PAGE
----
The 1970s were the "decade of the consumer"; Giant responded to this movement by hiring its own consumer advocate, Esther Peterson, formerly a consumer adviser to the Kennedy and Johnson administrations. The company began a program of providing information to consumers about the food they were buying, and also worked with the Food and Drug Administration to develop and test nutrition labeling. Educational and informational brochures were distributed for free, and unit pricing and open dating were implemented. In 1972 Giant opened its Quality Assurance Laboratory to monitor the quality and safety of the food it sold, and in 1974 the company implemented a toy-safety program by pledging to sell only those toys certified safe by the manufacturer.
In another move toward vertical integration, Giant built a warehouse and grocery-distribution center in Jessup, Maryland. The Jessup center opened in 1973 and was a model of automated operations. Danzansky described it in 1974 to Nation's Business as "a Buck Rogers kind of thing. Push a button and the stuff almost jumps on the truck."
In the early 1970s Giant sold its four freestanding Super Giant stores to Woolco and rededicated itself to food retailing. In the inflationary period of the middle 1970s, Giant began discounting its prices, gambling that increased volume would counterbalance lower prices. In fiscal 1979 the company had its first billion-dollar year.
In 1975 Giant began using computer-assisted checkout and in 1979 it installed price-scanning equipment in all of its stores. While Giant was making supermarket history by implementing scanners, consumer activists and legislators in Washington accused the company of using the scanning system to trick unwary customers into paying higher prices since prices were posted only on shelves, not each item. Giant weathered the storm of protests and proved with its data that the system reduced operating costs.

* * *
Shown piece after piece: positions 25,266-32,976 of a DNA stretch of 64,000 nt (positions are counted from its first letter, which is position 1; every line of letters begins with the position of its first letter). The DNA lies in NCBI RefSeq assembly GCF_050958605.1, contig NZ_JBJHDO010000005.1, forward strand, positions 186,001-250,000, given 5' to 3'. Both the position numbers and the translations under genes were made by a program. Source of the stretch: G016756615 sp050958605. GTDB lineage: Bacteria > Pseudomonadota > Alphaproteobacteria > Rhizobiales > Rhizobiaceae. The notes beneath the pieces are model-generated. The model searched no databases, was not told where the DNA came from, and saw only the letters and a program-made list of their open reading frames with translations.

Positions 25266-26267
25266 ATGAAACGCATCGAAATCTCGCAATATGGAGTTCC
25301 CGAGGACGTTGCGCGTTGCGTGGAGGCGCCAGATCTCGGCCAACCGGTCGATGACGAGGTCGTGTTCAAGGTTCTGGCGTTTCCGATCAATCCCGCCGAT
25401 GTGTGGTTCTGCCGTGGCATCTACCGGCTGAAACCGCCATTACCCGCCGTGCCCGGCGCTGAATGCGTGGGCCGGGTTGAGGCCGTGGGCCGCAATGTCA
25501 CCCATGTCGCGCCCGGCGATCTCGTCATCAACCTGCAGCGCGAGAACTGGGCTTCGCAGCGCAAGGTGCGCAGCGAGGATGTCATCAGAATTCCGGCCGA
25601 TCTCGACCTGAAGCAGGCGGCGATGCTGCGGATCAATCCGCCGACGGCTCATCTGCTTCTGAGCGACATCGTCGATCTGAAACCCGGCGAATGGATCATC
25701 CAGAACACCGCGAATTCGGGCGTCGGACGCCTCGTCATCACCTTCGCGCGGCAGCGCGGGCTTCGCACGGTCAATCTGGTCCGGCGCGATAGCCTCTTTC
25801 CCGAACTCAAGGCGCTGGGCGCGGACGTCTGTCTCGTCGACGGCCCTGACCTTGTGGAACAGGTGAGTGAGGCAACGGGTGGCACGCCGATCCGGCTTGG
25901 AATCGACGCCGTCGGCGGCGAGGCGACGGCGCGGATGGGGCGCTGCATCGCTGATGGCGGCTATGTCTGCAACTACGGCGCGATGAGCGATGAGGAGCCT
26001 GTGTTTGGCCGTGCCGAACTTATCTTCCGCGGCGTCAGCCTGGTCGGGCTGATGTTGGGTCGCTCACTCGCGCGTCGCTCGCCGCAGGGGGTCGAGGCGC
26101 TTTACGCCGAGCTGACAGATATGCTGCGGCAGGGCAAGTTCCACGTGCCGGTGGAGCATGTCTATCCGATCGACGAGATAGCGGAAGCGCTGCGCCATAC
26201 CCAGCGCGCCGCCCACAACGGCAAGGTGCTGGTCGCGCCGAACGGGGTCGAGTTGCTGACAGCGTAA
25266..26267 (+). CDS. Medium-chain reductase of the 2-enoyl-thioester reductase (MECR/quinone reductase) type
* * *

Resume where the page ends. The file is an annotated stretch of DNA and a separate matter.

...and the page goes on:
Continued to Expand and Vertically Integrate in the 1980s
Giant Food in the 1980s continued both expansion and vertical integration to hold and build its place in its market. In 1982 it opened Someplace Special in McLean, Virginia, a gourmet food store that sold specialty items and offered services such as menu planning, flower arranging, delivery service, and catering for its affluent customers. While not its most profitable store, Giant used Someplace Special to test consumer demand for gourmet food and other specialty items. The chain also experimented with warehouse-type stores, opening three under the name Save Right; these were eventually converted to the Giant name. In 1982 Giant closed its Richmond, Virginia, stores after 25 years of operating in that city. By the mid-1980s about half of Giant's stores were food and pharmacy combinations. In the 1970s Giant had created Pants Corral stores in its Super Giants as part of a deal to sell Levi's jeans. The Pants Corral division, which also included 30 freestanding stores, was sold in 1985.
Expansion at Giant in the 1980s included increasing store size; in 1983 it opened a 60,000-square-foot store in a former Super Giant. This flagship store stocked some 40,000 items and combined such features as gourmet food, cosmetics, bulk food items, an in-store bakery, and a salad bar. Vertical integration continued with the opening of an ice cream plant and a soda-bottling plant in 1985, both in Jessup, Maryland. Giant also focused on remodeling and redesigning existing stores in the late 1980s.
Giant attributed much of its success over the years to the principles on which it was founded, the personal philosophy of founder N. M. Cohen. Cohen not only closely monitored his business to spot trends, but was the force behind the company's continuous emphasis on quality, value, and service. Active in the company until he was 90, the elder Cohen died in 1984 at age 93.
Consumer-oriented programs continued to be a part of Giant's service. Giant initiated a point-of-purchase "special diet alert" shelf label to increase customer awareness of low-fat, low-calorie, and low-sodium foods. Sales of these items were monitored for two years and data supplied to the U.S. Food and Drug Administration for use in measuring the effectiveness of such shelf-labeling programs. Giant also participated in an "Eat for Health" campaign with the National Cancer Institute. Bulk food bins, which allow customers to buy the amount they want, and increased availability of specialty food items were offered in response to consumer input, and Giant launched a corporate customer service center to handle questions, concerns, and compliments from both customers and employees.